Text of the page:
4 0 2

402 days. 402 (plus or minus… mostly minus) posts.

Tag: Down Syndrome

Day 880: Swings, Songs and Advice for New Moms

Almost three years ago, one of my favorite friends and mentors had a baby boy. His name is Colin, and he has always been one cool cat, even at seven months old when I first blogged about him.

Because it’s been a few years (no idea how that happened), I asked Colleen if I could interview her again – this time, about about motherhood, wifehood, babyhood, toddlerhood, and what she would say to a new mother who receives the same diagnosis for their baby that was given to Colin.

Colin

Colin is a measured performer and a quick study. He can figure out what makes you laugh and then milk the situation before you even know what’s going on. I asked Colleen what Colin’s personality is developing into, and what she sees in Colin of herself and her husband, Chris.

“Reading and entertaining rank high for Colin. Book was his first word. I think he would spend the entire afternoon being read to, if he could. And while you are reading to him, he will inevitably make a funny face, snort or try to get you to smile – that’s the entertainer in him.

He’s a huge fan of Louis Armstrong. And he loves to swing, be surprised,” [Interjection from me: it’s true – he loves to be surprised. Whereas I’d probably cry and pee my pants a little, he just laughs.], “sing along to any number of songs, and play ball. He throws better than I do.

Colin Swinging Down Syndrome

Case in point.

He has Chris’ sense of perfection. Before he was walking, he would practice pulling himself up in hiding before he did it in person. We would watch him on the baby monitor. He has the persistence to keep trying something over and over until he is happy with it.”

As a nearly three-year-old, Colin walks, runs and takes exuberant leaps off one of the chairs in the living room (which has since been turned around to face the wall as a preventative measure). He’s also one of about 400,000 people in the U.S. living with Down Syndrome.

Advice

The original diagnosis was an admittedly scary and difficult one for Chris and Colleen. They received it moments after Colin was born, and they weren’t sure how to react. True to form, they made it through the initial tumbling and came out smiling on the other end.

“I knew Chris would be a good dad, but there is a whole other level of falling in love with your partner when you see them as a loving parent. I couldn’t really understand what that looked like until I saw it firsthand.”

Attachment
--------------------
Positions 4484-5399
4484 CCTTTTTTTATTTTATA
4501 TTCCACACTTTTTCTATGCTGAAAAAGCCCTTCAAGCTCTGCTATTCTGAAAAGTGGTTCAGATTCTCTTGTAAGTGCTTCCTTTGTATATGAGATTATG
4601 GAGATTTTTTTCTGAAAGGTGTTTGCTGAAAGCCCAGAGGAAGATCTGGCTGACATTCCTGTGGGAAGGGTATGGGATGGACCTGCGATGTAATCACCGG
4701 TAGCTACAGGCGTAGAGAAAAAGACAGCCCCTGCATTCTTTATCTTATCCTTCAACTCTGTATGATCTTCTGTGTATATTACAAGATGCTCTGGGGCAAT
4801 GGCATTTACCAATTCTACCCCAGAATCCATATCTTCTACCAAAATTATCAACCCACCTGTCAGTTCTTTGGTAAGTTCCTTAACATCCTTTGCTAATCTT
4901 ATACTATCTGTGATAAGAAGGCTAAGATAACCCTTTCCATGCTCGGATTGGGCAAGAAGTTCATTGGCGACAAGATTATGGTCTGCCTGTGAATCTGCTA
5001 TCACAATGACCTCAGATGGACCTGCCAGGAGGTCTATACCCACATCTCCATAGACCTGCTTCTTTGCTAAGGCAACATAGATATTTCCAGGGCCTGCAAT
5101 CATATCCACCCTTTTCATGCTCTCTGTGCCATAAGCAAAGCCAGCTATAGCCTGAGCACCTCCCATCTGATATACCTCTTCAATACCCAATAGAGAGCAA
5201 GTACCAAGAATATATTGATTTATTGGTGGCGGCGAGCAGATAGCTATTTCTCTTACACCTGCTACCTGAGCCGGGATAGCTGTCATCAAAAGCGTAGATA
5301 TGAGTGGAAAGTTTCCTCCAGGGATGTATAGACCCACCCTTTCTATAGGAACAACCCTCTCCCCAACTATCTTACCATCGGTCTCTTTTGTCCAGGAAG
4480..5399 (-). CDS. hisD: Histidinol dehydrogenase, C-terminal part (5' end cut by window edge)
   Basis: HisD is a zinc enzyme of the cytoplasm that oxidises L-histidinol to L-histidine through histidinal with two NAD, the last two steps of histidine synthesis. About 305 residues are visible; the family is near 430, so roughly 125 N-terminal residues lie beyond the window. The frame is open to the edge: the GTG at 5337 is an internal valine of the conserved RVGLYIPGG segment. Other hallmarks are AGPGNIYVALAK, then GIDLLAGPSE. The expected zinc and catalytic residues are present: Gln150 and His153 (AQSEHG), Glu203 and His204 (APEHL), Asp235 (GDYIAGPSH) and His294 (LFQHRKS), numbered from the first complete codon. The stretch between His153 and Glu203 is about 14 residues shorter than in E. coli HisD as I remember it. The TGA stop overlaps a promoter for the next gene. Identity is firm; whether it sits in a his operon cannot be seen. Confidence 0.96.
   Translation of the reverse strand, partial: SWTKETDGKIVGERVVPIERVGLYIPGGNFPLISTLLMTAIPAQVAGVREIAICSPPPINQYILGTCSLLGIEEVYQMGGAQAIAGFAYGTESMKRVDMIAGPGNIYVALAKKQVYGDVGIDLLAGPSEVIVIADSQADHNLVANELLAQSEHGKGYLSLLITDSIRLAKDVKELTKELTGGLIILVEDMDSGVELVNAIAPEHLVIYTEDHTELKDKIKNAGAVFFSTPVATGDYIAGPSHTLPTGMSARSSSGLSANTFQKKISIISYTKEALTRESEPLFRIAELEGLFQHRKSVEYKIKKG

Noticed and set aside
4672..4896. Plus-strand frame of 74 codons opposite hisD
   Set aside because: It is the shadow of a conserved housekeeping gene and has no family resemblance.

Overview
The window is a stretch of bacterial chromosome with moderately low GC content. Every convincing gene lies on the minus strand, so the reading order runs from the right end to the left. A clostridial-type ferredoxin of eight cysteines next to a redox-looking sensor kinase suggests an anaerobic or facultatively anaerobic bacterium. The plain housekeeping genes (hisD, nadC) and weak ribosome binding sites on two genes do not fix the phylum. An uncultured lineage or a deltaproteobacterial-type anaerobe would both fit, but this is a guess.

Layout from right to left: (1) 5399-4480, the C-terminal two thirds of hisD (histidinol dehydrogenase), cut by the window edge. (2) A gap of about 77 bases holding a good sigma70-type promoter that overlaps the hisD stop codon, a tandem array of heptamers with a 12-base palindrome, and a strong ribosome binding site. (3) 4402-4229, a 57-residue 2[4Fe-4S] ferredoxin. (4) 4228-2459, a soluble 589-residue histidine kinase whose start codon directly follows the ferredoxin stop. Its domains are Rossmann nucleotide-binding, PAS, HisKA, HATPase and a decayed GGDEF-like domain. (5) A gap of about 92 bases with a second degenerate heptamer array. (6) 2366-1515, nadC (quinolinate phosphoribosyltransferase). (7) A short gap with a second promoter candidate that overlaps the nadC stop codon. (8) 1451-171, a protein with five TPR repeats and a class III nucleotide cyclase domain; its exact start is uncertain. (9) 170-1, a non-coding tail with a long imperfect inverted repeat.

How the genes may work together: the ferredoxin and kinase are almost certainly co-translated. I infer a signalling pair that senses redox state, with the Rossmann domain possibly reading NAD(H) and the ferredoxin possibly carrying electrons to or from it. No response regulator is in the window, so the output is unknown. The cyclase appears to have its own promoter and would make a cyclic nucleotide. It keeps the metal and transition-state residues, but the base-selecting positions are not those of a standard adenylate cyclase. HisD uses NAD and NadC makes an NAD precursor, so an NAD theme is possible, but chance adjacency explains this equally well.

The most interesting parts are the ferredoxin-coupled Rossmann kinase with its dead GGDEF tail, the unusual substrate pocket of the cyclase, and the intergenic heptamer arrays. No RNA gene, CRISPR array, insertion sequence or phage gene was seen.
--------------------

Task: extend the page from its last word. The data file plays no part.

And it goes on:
Knowing what she and Chris know now, I asked Colleen what she would say to new parents of a baby with Down Syndrome. 

“Recently I read something that really rings true, so I’m going to steal the thought. If you were to go to a new parent and tell them all the things that would go wrong in their child’s life – like, when they are six months old they’ll get really sick and you will be up with them for nights on end trying to figure out what’s wrong. Or at seven, they’ll fracture their arm jumping off the bed. Or their best friend won’t be their friend anymore when they’re 11, and it will really hurt their feelings – If you told a new parent all the bad things that would happen in the future, instead of helping them be overjoyed with their new child, they would be scared to death. How can a mom protect her kid from that? But that’s not how it happens for most new mothers, thank God.

We were told (or read on the Internet) all the things that could/might happen to Colin throughout every stage of his life. But the truth is, some might happen and some might not. So I would tell a new parent to throw all the opinions, presumptions and thoughts aside and know that someday very soon, you will not see your child as any different.”

Colin Selfie Down Syndrome

Colin’s first selfie. JK, mom took it.

She also offered some incredibly sage advice to all the new mothers of all the babies, regardless of their situations:

  1. “Go easy on yourself. In the beginning you can become delusional due to lack of sleep. Everyone will say ‘sleep when the baby sleeps.’ If you can do that, great. If not, then do what you can do to relax. I couldn’t sleep when he slept, and I beat myself up for it over and over.
  2. Find a small group of people you trust, who will listen and talk with you. Thankfully, I had a handful of people who would answer the phone or text me back at 3 am. Remember that someday these people are going to need you to return the favor.
  3. If you don’t have a doctor (or occupational therapist or physical therapist) you trust, then get out of your current relationship and find a new one as soon as possible. And don’t be embarrassed to do it.
  4. Take time to allow yourself to welcome this little one into your home. This baby needs the same things from you any other child would need.
  5. Surround yourself with the people who look at your child the way you want the world to look at your child.